The existence of this imaginative consciousness is the answer to endless philosophical discussions on the objective nature and reality of the world and it is the refutation of all purely subjectivist philosophies, such, for instance, as that of Berkeley. Two poles of being and of life are essential to evolution. The ‘subjective universal’ becomes the objective universe; man proceeds, first, from the subjective to the objective and he will finally be led from the objective to the subjective by the development of Spirit-Self (Manas), Life-Spirit (Budhi), Spirit-Man (Atma).
Dream-consciousness is an atavistic survival of the picture consciousness of olden times. One quality of this picture consciousness is that it is creative. It creates forms and colours which do not exist in physical reality.
Objective consciousness is by nature analytic subjective consciousness is by nature plastic and has magical power. (This is indicated by the etymology of the word ‘image’). The subjective, plastic consciousness of man was thus superseded by objective, analytic consciousness. The procedure by which the soul (which, to begin with, enveloped man like a cloud) subsequently penetrated into the physical body, may be compared with that of a snail secreting its own shell and then shrinking back inside it. The soul first gave form to the body and then penetrated within this body, having prepared the organs of perception from outside. The power of sight with which the human eye is endowed today is the same power which once was exercised upon the eye from without, in order that it might take shape.
The change from outer to inner activity of soul is expressed by a hieroglyph. This is the sign of Cancer in the Zodiac, expressing a dual action or movement — one from without inwards, the other from within outwards.
The middle of the third (Lemurian) epoch was the time when the soul passed into its self-created dwelling place and began to ‘animate’ the body from within. Before this point of time we find an astral humanity indwelling a purely astral Earth. Before that again, man and Earth existed merely in a devachanic condition. There was as yet no picture consciousness. Cosmic thoughts poured into and through the being of man. His higher soul was still part and parcel of the whole Cosmos, participating in cosmic thought.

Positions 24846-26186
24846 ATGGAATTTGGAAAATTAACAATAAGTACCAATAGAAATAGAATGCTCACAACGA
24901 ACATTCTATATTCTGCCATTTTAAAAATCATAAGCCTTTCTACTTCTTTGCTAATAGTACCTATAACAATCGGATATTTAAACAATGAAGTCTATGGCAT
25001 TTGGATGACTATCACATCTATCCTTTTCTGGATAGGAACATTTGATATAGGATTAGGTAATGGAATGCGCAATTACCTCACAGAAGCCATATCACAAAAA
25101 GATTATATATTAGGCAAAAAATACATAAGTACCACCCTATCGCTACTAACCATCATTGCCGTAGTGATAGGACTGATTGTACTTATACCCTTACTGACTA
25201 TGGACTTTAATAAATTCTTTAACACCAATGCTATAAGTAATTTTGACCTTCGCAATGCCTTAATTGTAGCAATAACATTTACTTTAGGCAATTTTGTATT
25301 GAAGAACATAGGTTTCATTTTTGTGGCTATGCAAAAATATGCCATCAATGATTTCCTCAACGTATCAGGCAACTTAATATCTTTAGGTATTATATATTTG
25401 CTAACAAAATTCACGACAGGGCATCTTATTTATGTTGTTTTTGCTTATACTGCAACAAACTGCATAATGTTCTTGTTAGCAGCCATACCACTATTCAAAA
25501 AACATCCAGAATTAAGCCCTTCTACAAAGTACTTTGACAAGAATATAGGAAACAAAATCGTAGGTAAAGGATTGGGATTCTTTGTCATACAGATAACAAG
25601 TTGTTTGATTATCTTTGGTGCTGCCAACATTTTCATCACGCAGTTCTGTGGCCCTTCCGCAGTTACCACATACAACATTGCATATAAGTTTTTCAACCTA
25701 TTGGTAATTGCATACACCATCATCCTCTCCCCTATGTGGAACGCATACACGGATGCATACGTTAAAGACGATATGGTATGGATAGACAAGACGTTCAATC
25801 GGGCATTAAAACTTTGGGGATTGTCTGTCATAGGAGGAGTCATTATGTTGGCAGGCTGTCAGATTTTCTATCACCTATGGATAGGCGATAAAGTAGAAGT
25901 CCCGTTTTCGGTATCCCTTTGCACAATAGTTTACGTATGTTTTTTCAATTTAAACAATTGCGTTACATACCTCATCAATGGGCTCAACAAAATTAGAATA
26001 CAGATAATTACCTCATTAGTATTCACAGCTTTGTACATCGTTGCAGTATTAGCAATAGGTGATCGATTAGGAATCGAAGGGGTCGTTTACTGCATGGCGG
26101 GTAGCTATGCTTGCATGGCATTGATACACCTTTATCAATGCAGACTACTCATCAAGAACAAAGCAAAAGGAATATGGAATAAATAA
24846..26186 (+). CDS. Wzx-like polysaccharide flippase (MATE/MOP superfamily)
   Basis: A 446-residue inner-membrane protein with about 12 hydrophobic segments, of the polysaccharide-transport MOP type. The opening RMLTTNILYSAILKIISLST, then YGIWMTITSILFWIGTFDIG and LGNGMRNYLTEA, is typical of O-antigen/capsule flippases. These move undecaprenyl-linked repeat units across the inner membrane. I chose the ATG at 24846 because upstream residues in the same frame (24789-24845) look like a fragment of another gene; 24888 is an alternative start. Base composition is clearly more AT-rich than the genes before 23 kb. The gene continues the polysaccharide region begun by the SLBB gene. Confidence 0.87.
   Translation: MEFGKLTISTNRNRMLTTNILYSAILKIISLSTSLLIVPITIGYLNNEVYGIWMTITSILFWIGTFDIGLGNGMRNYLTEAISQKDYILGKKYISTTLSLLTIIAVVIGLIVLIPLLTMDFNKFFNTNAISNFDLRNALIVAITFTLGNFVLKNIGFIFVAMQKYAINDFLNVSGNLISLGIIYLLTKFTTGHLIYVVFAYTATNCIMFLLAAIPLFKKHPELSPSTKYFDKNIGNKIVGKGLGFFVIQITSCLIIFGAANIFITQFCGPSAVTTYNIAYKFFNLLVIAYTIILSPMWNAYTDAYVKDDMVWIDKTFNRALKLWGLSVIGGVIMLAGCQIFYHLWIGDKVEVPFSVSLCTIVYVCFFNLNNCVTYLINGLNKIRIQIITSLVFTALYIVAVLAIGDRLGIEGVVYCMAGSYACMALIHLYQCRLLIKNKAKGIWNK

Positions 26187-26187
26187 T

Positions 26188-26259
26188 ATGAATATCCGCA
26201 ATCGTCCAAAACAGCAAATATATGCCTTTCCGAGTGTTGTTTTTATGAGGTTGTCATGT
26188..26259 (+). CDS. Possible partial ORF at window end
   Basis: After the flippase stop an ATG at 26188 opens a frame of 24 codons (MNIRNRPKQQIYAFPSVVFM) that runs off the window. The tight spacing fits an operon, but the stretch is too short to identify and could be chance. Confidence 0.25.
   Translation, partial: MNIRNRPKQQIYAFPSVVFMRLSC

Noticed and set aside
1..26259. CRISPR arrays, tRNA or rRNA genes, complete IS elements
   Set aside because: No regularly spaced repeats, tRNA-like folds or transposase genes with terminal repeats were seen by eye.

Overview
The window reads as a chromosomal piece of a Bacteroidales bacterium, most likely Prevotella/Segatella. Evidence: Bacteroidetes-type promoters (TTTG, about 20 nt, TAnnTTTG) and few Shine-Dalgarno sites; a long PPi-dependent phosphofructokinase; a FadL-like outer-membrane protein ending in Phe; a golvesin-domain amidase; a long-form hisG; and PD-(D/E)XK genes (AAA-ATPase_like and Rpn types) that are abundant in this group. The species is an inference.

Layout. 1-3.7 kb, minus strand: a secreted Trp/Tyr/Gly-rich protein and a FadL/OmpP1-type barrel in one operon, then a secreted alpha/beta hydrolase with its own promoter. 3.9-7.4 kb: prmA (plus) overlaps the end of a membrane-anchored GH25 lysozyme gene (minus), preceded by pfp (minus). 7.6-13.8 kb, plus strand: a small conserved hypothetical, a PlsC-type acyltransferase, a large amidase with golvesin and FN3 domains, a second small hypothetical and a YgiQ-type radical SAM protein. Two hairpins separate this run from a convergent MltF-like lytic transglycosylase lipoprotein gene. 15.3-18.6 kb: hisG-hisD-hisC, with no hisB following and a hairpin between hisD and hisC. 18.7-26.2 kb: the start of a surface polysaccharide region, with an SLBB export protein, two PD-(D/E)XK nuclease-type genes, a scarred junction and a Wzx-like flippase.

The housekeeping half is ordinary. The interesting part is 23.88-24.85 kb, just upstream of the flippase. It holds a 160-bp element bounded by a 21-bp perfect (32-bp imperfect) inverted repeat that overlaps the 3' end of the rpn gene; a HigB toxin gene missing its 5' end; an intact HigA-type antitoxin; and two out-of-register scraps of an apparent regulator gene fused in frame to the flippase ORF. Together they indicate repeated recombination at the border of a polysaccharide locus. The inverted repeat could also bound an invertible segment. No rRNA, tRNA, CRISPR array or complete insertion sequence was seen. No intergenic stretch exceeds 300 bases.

The further we retrace the parallel development of man and Earth, the more do we find them existing in a fluid, embryonic condition and the nearer to Spirit. Today, we have reached the lowest point on the curve of descent; man and Earth have reached the greatest degree of solidification and are about to re-ascend, through the action of individual will, towards the Spiritual.
What underlies this great process of evolution? Where was the home of human beings when, at the beginning, they existed merely in germ? Whence has man proceeded? Who created him? It is here that we must try to envisage a life and power of manifestation infinitely more sublime than all human, nay, than all planetary life. This power is the Logos.
In what does human and planetary life differ from the life of the Logos? — This question would seem to demand a flight into the unknown, into a universe of another order. And yet there are analogies which help us to understand or at least to divine something of the creative power of the Logos.
Let us try to envisage an all-embracing mind, a mind to which all earthly and planetary experiences are known. Such a mind could live through all and every form of evolution. But with this power alone, it could not rise beyond the point of the creation of man and of the planetary system. It would remain in the sphere of what can be and has been proved by man. Human intelligence cannot pass beyond this limit.
But we can rise to a consciousness other than that wherein our experiences are merely realised in the mind. There are certain states of creative activity in which the spirit of man can give birth to something new, something never seen before. Such, for instance, is the consciousness of a sculptor at the moment he conceives or sees in a flash the form of a statue before his inner eye. He has never seen a model, he creates his statue. Such too, is the consciousness of a poet who conceives a poem in one flash of inspiration, in creative, spiritual vision.
This creative power is not generated by any intellectual idea but rather by a spiritual sense, — Think of a hen sitting on its eggs. It is wholly given up to this brooding activity and is filled with a kind of warm, almost voluptuous pleasure in which there arises a dreamy pre-vision of the hatching of the little winged chicken. This bliss in the work of creation exists at every stage of cosmic life, and warmth pours from it. In the sphere of Cosmic Intelligence — which may be conceived as the world of thoughts accessible to the higher Self (Manas) — this warmth seems to pervade the whole universe, emanating from the creative life of soul (Budhi). We can divine the presence of a creative sphere in existence before our Earth and ‘brooding’ over it. This is to ascend from Spirit-Self to Life-Spirit, and from Life-Spirit to Spirit-Man.
The Ego or ‘I’ Principle of man is created by the third Logos.
We should try to conceive the power of the higher Ego as being suffused through the whole universe as a life-begetting warmth and then we reach the conception of the second Logos by Whom macrocosmic life is quickened and Who is reflected in the creative activities of the human soul.
The one primal source and centre of manifestation is the first Logos — the unfathomable Godhead.
In every age these three Divine principles have been represented in occultism by these three signs: —